More than 12 million Americans qualify for both Medicare and Medicaid. They are among the poorest and sickest people in our country. This dual eligibility — based on age, disability, and income — creates a bureaucratic challenge and increases the risk that beneficiaries will receive fragmented and poorly coordinated care.
Policymakers have attempted to improve coordination and integration of care by establishing the Dual-Eligible Special Needs Plan (D-SNP) within the Medicare Advantage managed care program. A new perspective in the Journal of General Internal Medicine, by Arielle Elmaleh-Sachs, M.D., of Massachusetts General Hospital and the Commonwealth Fund’s Eric C. Schneider, M.D., looks at these plans’ potential to coordinate care, improve health outcomes, and reduce costs.
More than 20% Proportion of Medicare-Medicaid beneficiaries enrolled in managed care Dual-Eligible Special Needs Plans nationwide
Efforts to Coordinate and Integrate Medicare and Medicaid
Managed care plans. Nationally, most dual-eligible beneficiaries are in some type of managed care, with plans varying by population. Most common are D-SNPs, which enroll more than 20 percent of dual-eligibles nationwide. In 2008, federal law required D-SNPs to contract with states to better coordinate Medicaid benefits. Some states offer a D-SNP with a Managed Long-Term Services and Supports program — a capitated managed care alternative for long-term care.
Aligning incentives. To better integrate Medicare and Medicaid for the dually eligible population, the Centers for Medicare and Medicaid Services has sought to align payment incentives. In 2010, the Affordable Care Act authorized Fully Integrated Dual-Eligible Special Needs Plans (FIDE SNPs), but they are not yet widespread. These plans are designed to receive Medicare and Medicaid payments for the same beneficiary and combine them under one budget administered by a managed care organization.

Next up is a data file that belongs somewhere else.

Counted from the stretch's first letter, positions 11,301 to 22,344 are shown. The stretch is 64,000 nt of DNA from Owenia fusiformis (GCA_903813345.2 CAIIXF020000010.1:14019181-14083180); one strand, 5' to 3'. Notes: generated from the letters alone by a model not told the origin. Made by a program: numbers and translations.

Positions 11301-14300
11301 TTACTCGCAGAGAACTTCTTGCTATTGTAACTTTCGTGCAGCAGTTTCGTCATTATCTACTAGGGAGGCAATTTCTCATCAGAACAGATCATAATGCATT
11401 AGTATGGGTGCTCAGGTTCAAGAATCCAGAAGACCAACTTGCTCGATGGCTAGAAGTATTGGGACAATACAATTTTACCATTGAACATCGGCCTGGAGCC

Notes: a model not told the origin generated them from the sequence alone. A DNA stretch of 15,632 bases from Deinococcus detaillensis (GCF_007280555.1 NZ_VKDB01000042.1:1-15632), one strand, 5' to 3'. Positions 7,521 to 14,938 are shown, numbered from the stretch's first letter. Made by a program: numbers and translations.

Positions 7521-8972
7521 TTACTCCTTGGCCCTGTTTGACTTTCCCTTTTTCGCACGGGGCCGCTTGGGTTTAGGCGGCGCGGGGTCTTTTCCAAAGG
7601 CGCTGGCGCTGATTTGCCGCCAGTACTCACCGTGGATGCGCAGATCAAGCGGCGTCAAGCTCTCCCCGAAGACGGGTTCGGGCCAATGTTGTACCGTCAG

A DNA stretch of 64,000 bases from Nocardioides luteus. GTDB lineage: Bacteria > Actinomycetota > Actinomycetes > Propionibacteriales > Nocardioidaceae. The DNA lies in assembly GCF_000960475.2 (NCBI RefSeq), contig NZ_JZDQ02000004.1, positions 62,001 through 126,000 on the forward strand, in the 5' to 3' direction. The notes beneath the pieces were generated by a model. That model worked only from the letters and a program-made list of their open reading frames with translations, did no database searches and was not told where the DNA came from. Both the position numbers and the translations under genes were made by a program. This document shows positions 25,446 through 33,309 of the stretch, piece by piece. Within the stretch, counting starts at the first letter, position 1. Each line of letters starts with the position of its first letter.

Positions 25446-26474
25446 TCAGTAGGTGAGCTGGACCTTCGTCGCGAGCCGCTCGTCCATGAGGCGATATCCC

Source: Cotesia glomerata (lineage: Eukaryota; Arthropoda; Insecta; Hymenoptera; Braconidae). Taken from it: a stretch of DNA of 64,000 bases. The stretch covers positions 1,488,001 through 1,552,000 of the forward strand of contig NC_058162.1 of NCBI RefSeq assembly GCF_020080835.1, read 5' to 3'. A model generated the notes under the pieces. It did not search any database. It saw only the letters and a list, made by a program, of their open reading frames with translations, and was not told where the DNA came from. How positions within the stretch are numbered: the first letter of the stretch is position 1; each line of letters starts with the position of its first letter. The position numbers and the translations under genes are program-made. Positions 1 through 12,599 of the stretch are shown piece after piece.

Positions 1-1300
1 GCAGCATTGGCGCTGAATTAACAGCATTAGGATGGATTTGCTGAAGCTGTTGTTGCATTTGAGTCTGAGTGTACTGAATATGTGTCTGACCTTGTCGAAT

Improving Quality and Reducing Costs
There have been few evaluations of the effects of D-SNPs on quality and health outcomes. One study of a model administered by FIDE SNPs in Minnesota found decreased hospitalizations and emergency department use. An evaluation of dual-eligibles in Oregon with aligned Medicare Advantage and Medicaid managed care plans found a reduction in hospital utilization, an increase in primary care visits, and a greater likelihood of screening for conditions like diabetes and high cholesterol.
Overall, evaluations suggest that effective care coordination should focus on transitions in care, information technology, data reporting and information sharing, caregiver participation, and social determinants of health.
Variation among special needs plans for dual-eligibles has made evaluation challenging. Identifying and implementing plans’ best features, the authors say, could “enable some of the very sickest Americans to receive the highest quality health care at a price the nation can afford.”